The movement of millions of Africans to the New World, during a period of roughly four hundred years, was by any standards a major historical phenomenon, with long-term international consequences. To assess these consequences, we need to look at the three corners of the Atlantic’s “triangular trade”. First, what effects did the trade (and the loss of so many people) have on Africa itself? Second, how important was the trade to the development of the Americas? Third, what was the impact of the trade on Europe? Could Britain, the first “industrial nation”, have industrialised without the slave trade?
The Impact of the Atlantic Slave Trade on Africa
Perhaps the hardest of these areas to address is the impact on Africa, because of the lack of reliable statistical information. Historians’ estimates of the effects of the slave trade range widely, from those who see the trade as fundamental to the problems that blighted Africa both then and later, to those who see it as only a marginal factor in Africa’s historical development.
Nevertheless, it is possible to make a number of observations. Whatever the African impact of the Atlantic trade, it was at its greatest in West Africa, which supplied the largest number of captives, although at the height of the trade many other parts of Africa were also used as a source for slaves. In addition, the trade had a disproportionate impact on the male population, because male slaves were the most sought after in the Americas; it is thought that roughly two-thirds of the slaves taken to the New World were male, only one-third female.
Powerful Africans who engaged in slave dealing could make a sizeable profit from the trade, especially in view of the relatively high prices that European merchants were prepared to pay for African slaves. By the eighteenth century, slaves had become Africa’s main export. But whether the ordinary people of Africa felt a significant benefit is far more doubtful. It seems that the period between the sixteenth and nineteenth centuries was a time of economic stagnation for Africa, which fell further and further behind the economic progress of Europe as the years passed by. Little wonder, then, that some historians interpret this as a sign that the Atlantic trade was seriously retarding Africa’s economic development.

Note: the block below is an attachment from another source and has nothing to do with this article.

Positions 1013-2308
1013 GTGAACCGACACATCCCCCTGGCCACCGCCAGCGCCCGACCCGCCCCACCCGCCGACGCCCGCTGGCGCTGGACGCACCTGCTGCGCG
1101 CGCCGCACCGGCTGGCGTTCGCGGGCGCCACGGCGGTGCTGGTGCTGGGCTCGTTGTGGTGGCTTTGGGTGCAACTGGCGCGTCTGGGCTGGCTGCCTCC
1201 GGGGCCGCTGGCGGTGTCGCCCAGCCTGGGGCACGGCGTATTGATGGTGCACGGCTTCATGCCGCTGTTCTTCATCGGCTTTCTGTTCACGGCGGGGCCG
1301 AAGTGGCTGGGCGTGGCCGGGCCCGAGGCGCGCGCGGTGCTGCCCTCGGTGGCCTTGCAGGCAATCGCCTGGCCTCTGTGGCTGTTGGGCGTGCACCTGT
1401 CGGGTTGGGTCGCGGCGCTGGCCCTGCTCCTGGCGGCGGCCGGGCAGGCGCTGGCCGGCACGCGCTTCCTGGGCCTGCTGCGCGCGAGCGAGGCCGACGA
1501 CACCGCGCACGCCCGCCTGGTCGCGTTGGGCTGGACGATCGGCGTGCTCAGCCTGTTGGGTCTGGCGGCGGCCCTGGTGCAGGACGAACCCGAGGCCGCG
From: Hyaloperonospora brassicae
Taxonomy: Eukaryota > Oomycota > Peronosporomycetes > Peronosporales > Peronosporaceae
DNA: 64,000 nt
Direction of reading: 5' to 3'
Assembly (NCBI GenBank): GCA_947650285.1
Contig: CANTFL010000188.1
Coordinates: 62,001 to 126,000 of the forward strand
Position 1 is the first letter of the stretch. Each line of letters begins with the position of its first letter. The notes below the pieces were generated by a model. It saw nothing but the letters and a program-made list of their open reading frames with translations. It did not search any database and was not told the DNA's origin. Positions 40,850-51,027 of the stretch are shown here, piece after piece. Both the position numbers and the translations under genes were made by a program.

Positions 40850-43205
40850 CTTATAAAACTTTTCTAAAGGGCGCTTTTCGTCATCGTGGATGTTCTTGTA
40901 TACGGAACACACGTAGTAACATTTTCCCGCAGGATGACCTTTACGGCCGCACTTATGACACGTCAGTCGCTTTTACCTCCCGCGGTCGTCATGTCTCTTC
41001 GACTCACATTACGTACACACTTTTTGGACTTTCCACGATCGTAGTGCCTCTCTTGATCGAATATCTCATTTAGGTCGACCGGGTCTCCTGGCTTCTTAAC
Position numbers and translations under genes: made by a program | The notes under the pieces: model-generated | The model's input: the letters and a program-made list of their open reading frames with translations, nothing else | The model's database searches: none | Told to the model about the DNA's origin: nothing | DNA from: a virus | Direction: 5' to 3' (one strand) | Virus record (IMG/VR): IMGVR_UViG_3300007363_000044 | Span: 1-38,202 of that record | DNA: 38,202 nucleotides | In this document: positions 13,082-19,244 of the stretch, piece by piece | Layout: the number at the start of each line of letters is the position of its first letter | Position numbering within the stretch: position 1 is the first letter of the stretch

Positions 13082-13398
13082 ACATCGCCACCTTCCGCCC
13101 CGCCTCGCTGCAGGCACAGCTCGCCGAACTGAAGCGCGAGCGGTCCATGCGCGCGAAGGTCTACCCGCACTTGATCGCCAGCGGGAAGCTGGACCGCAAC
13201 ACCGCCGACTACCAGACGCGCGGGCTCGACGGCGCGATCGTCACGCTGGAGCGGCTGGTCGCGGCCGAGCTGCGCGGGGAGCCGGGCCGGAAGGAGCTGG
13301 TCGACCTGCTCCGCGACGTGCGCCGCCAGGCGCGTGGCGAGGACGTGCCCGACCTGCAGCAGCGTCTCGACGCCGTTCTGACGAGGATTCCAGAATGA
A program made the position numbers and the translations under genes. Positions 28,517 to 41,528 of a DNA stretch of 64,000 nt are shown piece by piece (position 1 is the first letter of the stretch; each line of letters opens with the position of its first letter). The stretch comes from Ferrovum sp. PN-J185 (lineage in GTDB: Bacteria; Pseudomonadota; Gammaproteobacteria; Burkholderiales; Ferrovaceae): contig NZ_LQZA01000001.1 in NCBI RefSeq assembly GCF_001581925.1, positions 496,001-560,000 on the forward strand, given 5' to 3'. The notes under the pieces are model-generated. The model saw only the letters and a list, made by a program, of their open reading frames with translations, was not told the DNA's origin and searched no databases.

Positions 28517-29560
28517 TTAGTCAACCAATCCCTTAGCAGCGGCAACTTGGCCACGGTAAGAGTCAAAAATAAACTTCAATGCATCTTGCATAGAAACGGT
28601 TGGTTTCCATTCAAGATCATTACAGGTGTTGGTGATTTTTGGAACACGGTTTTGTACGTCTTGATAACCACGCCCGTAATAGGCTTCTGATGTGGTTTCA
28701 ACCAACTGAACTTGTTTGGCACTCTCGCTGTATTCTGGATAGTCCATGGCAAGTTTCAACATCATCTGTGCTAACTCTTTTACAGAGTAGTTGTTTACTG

The possible negative consequences of the trade were not only economic. Politically, as African rulers organised the capture of slaves, traditions were created of brutal and arbitrary intervention by the powerful in people’s lives. Meanwhile, as rival African rulers competed over the control of slave-capture and trading, wars could result. On both counts, the Atlantic trade badly affected the political landscape of Africa, and set disturbing precedents for the future.
Admittedly, not all the consequences of slavery for Africa can be attributed specifically to the Atlantic slave trade. Before, during, and after the era of the Atlantic trade, African rulers were capturing slaves for their own use, and for sale to the Middle East. According to Manning, between 1500 and 1900, while twelve million captives were sent on the Atlantic slave ships, eight million were kept as slaves within Africa, and six million were sent as slaves to the Middle East and other “Oriental” markets. But the Atlantic trade marked a substantial expansion of the African slave system, and should still be seen as responsible for many of its evils.
The Impact of the Atlantic Slave Trade on the New World
Whatever the effect of slavery on Africa, there can be no doubt that black slaves played a crucial part in the economic development of the New World, above all by making up for shortages of labour. The arrival of Europeans in the Americas had brought diseases that decimated local populations, which reduced the potential for securing labour from that source; and often too few Europeans chose to migrate to the Americas to meet the demand for labour. This was particularly true in Brazil and the Caribbean, where people of African origin became by far the largest section of the population; it was also the case in parts of North America, although here white people outnumbered black people.
Black slaves were especially important as a labour supply for the “plantation” agriculture that developed in the New World, first in Brazil, and later in the Caribbean and the southern parts of North America. The plantation system had begun in medieval times on Mediterranean islands such as Crete and Cyprus - it was an unusually sophisticated form of agricultural operation for its day, producing sugar for the international market at a time when most of European agriculture concentrated on the basics of local subsistence. But from its inception, it used slaves; and when plantations were set up in the Americas, black slaves became the backbone of the workforce.